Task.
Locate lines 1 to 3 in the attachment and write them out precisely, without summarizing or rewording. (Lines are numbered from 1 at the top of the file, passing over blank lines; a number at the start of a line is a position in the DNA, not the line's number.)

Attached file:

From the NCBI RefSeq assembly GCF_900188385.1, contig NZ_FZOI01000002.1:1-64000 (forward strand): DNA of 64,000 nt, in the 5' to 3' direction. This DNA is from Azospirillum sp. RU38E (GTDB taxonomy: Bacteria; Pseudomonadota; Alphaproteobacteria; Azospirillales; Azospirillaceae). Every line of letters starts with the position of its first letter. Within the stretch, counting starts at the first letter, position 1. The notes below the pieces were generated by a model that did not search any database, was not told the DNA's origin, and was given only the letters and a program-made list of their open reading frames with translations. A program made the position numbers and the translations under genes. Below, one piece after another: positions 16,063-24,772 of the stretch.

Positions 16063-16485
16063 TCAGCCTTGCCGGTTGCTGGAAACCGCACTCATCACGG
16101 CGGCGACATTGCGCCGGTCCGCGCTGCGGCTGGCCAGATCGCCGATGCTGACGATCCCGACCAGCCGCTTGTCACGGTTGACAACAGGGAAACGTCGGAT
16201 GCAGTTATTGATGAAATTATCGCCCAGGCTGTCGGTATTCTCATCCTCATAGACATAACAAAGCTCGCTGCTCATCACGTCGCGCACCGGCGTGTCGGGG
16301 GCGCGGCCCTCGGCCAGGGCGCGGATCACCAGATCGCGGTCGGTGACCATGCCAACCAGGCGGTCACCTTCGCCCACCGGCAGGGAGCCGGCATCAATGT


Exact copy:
From the NCBI RefSeq assembly GCF_900188385.1, contig NZ_FZOI01000002.1:1-64000 (forward strand): DNA of 64,000 nt, in the 5' to 3' direction. This DNA is from Azospirillum sp. RU38E (GTDB taxonomy: Bacteria; Pseudomonadota; Alphaproteobacteria; Azospirillales; Azospirillaceae). Every line of letters starts with the position of its first letter. Within the stretch, counting starts at the first letter, position 1. The notes below the pieces were generated by a model that did not search any database, was not told the DNA's origin, and was given only the letters and a program-made list of their open reading frames with translations. A program made the position numbers and the translations under genes. Below, one piece after another: positions 16,063-24,772 of the stretch.

Positions 16063-16485
16063 TCAGCCTTGCCGGTTGCTGGAAACCGCACTCATCACGG